The New York Harbor Observing and Prediction System (NYHOPS) was established to permit an assessment of ocean, weather, environmental, and vessel traffic conditions throughout the New York Harbor and New Jersey Coast regions. The system is designed to provide a knowledge of meteorological and oceanographic conditions both in real-time and forecasted out to 48 hours in the Hudson River, the East River, NY/NJ Estuary, Raritan Bay, Long Island Sound and the coastal waters of New Jersey.
New Jersey Shelf Observing System (NJSOS) is supported by The Coastal Ocean Observation Lab, also known as the Marine Remote Sensing Lab. The Coastal Ocean Observation Lab (COOL) at Rutgers University is part of the Institute of Marine and Coastal Sciences.
The lab was established in October 1992 by Dr. Scott M. Glenn. Funding for the creation of the Lab came from a grant by the Port Authority of New York/New Jersey. Today, the COOL has grown from a three-person operation to a full staff of employees, undergraduate and graduate students. The lab, shown below, is mainly funded by the Office of Naval Research, National Science Foundation, the State of New Jersey, and National Oceanographic and Atmospheric Administration.
Ocean Observation Sites
Robert E. Wilson - firstname.lastname@example.org
Phone: (631) 632–8689
Alan F. Blumberg - email@example.com
Phone: (201) 216–5289
Michael S. Bruno - firstname.lastname@example.org
Phone: (201) 216–5338
Thomas O. Herrington - email@example.com
Phone: (201) 216–5320
Scott M. Glenn
Phone: (732) 932–6555, ext. 506
Additional observation resources are found at the Marine Sciences Research Center (MSRC), the School of Marine and Atmospheric Sciences (SoMAS) at Stony Brook University, the State University of New York's center for marine and atmospheric research, education, and public service.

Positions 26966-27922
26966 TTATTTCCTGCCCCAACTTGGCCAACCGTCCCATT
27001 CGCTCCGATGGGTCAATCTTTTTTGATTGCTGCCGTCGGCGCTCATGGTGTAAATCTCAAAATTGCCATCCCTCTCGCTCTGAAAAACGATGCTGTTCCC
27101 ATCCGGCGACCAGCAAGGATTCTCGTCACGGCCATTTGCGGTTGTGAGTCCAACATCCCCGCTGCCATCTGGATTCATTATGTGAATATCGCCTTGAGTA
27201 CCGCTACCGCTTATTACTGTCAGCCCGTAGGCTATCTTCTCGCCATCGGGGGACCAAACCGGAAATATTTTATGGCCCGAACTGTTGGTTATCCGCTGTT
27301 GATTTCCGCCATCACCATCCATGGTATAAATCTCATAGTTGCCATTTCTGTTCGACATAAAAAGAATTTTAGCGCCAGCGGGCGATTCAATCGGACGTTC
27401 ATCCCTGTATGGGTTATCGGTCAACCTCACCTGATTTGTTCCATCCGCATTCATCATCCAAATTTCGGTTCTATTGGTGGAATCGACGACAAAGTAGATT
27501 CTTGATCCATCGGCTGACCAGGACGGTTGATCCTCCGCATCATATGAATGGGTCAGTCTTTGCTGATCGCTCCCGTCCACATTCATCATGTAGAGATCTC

Currently, there are more than 500 undergraduate and graduate students and 90 faculty and staff from 16 different nations working together to better understand how marine, terrestrial, and atmospheric environments function and are related to one another. Research at SoMAS explores solutions to a variety of issues facing the world today ranging from local problems affecting the area around Long Island to processes that are impacting the entire globe.
Information and Downloads
For New York Harbor and New Jersey Coast priorities for ocean observations click here
- Coastal Ocean Observation Lab, CODAR Surface Current Maps
- Information on the Hudson River Reserve, New York
- Jacques Cousteau Reserve, New Jersey
- For New York/New Jersey PORTS data
New Jersey Coastal Monitoring Network (CMN), Stevens Institute of Technology Center for Maritime Systems Stevens Institute of Technology established the New Jersey Coastal Monitoring Network (CMN) in 1998. This system provides real-time observations and archived records of shallow water (5m) wave characteristics, water temperature, water level and meteorological conditions (wind speed and direction, temperature, barometric pressure), as well as digital images of the beach and nearshore ocean, at three locations that span the State's ocean shoreline. The system is designed to provide real-time information to local, State, and Federal emergency management personnel, and long-term records of wave, weather conditions and shoreline response for use by the coastal scientific community.
The Atlantic Ocean shoreline of New Jersey is bordered by Long Island, NY, to the north and the Delaware Bay to the south. The coastline is generally oriented north to south for 80 km from Sandy Hook to Barnegat Inlet and northeast to southwest for 120 km from Barnegat Inlet to Cape May. The continental shelf gradually slopes eastward from the coastline reaching a depth of 100 m approximately 150 km offshore. Within 5 km of the coast the bottom is covered with numerous shoals and sand waves. The region also contains several submarine canyons, the most significant of which is the Hudson Canyon, which extends southeastward from the entrance of New York Harbor to the edge of the continental shelf. The Hudson Canyon is as much as 30 m deeper than the surrounding ocean bottom at the western end, and reaches depths of nearly 1000 m near the eastern edge.